Introduction: How to Use a CO2 Laser Power Probe to Certify a CO2 Laser Is Performing to Warranty Specifications

The video provides a sample demonstration of the Mahoney laser power probe, and describes how it saved me from a fake seller of CO2 laser tubes.

My story is as follows:
The fake seller had sold me a 150 watt laser for more than two thousand dollars, including the power supply. I measured the laser output power and got 145 watts. Then, I measured the power supply current. The power supply current was set for 34mA. According the manufacturer manual, it should be set to 30 mA or less or else the gas in the tube will be consumed very quickly and the laser will not work.

After reducing the current to 30 mA per the instruction manual and measuring with my multimeter, I then used the Mahoney CO2 laser power probe to measure the maximum laser output power. The max power was 129 watts.

I contacted the seller and told them that the 150 watt laser he sold me was a 130 watt laser with a 150 watt laser price. I told the seller that his quality was unacceptable and returned the laser to the seller and did not pay the invoice because the laser was returned.

The laser tube shown in the video is an example, and not the one in the story. The laser tube shown in the video is a 100 watt RECI. I bought this laser as a 100 watt RECI laser from a Jinan laser company. I read the power supply manual and reduced it to 28 mA, the long life recommendation by the power supply manufacturer. Then, the maximum output power on this laser tube was reduced to about 92 watts. I kept this laser, even though the maximum output power was only 95 watts at 30 mA. I believe that I could have argued for a discount from this supplier and gotten one becasue of the reduced power, but did not pursue it.

I recently received six, 60 watt laser tubes, and they all tested at 62 watts and above.

I recommend to anyone buying a 130 watt CO2 glass tube laser, or the 150 or 180 watt lasers--that they buy this power probe and test it after receipt, so that they can make a claim to the seller if it does not meet the power rating specified (and be sure to use your multimeter to test the power supply so that you are not tricked by the current setting cranked up so that the laser lifetime is greatly reduced).


izzetshn (author)2014-04-14

Today, i have completed assembly of a CO2 laser from RECI, 150W. After all. i get very low power when it setted up to full of its power (100%). I measured the laser power suppy output was 29mA. According to this article i need 34mA power supply output. Our suppliars are really insistent to sent me correct power supply.

HelmutHound (author)2013-09-15

What is the length of operating life of a 100 watt RECI laser, and how much does one usually cost?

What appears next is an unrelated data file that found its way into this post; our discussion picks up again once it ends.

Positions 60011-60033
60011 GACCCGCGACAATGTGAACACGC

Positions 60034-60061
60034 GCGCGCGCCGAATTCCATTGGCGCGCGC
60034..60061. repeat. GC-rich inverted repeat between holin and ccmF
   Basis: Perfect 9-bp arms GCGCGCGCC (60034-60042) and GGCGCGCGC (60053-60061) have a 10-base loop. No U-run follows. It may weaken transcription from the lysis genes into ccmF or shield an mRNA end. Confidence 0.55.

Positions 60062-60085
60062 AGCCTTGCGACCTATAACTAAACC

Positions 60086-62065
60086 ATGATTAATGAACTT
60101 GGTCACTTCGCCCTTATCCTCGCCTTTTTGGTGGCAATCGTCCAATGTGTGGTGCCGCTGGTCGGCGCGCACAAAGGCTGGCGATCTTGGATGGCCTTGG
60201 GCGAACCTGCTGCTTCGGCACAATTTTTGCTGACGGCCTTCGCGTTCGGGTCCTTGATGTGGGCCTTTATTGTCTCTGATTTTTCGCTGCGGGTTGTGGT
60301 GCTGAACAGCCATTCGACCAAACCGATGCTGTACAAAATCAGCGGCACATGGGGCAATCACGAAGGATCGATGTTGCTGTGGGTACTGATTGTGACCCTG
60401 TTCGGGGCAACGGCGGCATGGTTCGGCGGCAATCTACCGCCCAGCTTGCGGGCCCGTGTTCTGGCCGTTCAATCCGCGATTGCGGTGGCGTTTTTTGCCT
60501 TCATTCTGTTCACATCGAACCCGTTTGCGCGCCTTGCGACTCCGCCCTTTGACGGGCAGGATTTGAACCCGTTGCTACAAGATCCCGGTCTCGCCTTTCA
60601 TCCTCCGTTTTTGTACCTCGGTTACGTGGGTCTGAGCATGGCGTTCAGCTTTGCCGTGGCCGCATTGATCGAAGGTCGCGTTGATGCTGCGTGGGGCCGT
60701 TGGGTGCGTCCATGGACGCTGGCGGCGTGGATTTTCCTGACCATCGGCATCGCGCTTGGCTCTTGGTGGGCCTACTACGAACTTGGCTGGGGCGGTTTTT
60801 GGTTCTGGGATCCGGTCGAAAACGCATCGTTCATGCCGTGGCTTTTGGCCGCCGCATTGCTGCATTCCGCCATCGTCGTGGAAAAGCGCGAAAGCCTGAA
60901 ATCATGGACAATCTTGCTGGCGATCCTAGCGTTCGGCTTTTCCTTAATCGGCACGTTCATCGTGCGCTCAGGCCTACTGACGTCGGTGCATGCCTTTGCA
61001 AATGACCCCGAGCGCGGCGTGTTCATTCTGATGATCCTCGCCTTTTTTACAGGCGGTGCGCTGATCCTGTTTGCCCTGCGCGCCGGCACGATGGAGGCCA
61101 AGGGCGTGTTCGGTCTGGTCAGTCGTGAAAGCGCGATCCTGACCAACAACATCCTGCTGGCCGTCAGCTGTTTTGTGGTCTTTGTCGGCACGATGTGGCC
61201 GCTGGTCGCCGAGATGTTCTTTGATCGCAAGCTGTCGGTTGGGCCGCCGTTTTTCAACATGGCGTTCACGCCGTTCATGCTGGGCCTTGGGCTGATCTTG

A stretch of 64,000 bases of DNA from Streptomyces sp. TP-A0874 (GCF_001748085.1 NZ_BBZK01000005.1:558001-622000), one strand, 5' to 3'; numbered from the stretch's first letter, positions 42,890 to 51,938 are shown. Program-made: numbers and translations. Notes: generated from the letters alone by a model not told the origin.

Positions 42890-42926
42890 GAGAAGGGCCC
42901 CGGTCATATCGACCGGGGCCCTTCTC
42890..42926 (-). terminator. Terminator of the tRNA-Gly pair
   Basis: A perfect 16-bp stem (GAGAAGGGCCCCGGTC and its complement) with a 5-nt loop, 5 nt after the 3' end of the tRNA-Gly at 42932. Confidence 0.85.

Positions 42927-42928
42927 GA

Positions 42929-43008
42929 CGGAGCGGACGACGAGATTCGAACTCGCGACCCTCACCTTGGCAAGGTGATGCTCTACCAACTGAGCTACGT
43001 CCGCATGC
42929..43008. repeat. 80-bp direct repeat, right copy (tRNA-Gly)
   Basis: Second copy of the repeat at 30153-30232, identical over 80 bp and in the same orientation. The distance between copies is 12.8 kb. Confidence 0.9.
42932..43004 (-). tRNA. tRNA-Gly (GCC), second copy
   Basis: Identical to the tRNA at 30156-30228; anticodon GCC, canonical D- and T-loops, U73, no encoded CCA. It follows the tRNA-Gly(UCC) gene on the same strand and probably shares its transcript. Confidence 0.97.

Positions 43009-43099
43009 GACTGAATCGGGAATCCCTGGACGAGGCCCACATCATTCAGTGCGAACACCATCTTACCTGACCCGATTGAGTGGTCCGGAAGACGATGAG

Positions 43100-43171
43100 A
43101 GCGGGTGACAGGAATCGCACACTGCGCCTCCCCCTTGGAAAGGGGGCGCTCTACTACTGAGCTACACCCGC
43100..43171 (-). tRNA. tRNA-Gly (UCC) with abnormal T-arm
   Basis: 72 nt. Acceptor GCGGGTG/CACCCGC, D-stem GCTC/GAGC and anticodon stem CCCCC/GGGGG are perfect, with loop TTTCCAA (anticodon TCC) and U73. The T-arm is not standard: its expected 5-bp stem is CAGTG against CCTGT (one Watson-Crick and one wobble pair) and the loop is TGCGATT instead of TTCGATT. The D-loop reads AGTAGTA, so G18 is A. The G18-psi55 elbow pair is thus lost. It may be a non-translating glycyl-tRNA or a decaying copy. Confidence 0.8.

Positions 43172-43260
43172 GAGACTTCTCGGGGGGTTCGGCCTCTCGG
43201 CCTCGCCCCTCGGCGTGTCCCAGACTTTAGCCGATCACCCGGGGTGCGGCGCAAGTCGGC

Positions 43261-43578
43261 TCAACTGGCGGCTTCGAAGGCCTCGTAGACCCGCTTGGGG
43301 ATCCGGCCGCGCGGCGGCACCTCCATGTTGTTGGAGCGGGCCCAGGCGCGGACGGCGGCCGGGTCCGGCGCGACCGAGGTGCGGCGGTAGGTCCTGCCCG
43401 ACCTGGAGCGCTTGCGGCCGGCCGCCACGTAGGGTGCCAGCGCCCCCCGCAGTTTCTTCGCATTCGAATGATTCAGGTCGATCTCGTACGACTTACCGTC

laser_power (author)HelmutHound2013-09-16

Two week ago, I had my worker (he is Chinese) contact all the major CO2 glass tube laser manufacturers for current pricing and warranty times on the tubes. The RECI company 100 watt (and we have one here in house now that we use for testing), is warrantied at 300 days. However, if the laser tube is bad, then RECI will want to check it. If the laser power supply has had its current too high then the electrode turns to a new color. This new color voids the warranty. (See my instructable lesson, not video, on setting your power supply). RECI also sells their own power supply, and I buy it and find it is good. But, that power supply is not required for the warranty, only that it is run at the proper current.

Regarding price, RECI has a special program, where they will sell direct, but at a high price for quantity one. Their program is to encourage resellers to buy from them, not end users. So they have a club discount price, or reduced price when you spend more than USD 5000. So, when you get RECI pricing and sales information, it is typically from a reseller that sets the price. And, their purchase volume from RECI dictates their pricing discount (higher volume means lower cost to the reseller). So, the pricing varies from suppliers in China. Our cost is around USD580 for the 100 watt. I find most Chinese suppliers around the USD700-750 plus range.

Keep in mind, however, that this is a large glass tube, and prone to break in transit. I have had many broken laser tubes sent from China to the USA by air, and it has cost me a lot of money because I have to replace them for my customers.

So, if you plan to buy a large laser tube, such as the RECI 100 watt, a suggestion is that you try to stipulate that the seller pays the insurance for the shipped item (DHL is by far the best with the fewest breaking, Fedex is terrible in my experience). Otherwise, when you receive it you may be the one to make the claim and have to wait for a replacement tube to arrive.

Buying on eBay can be safe for the transaction because the seller has a reputation to maintain and eBay has strong policies that it can enforce, especially with paypal.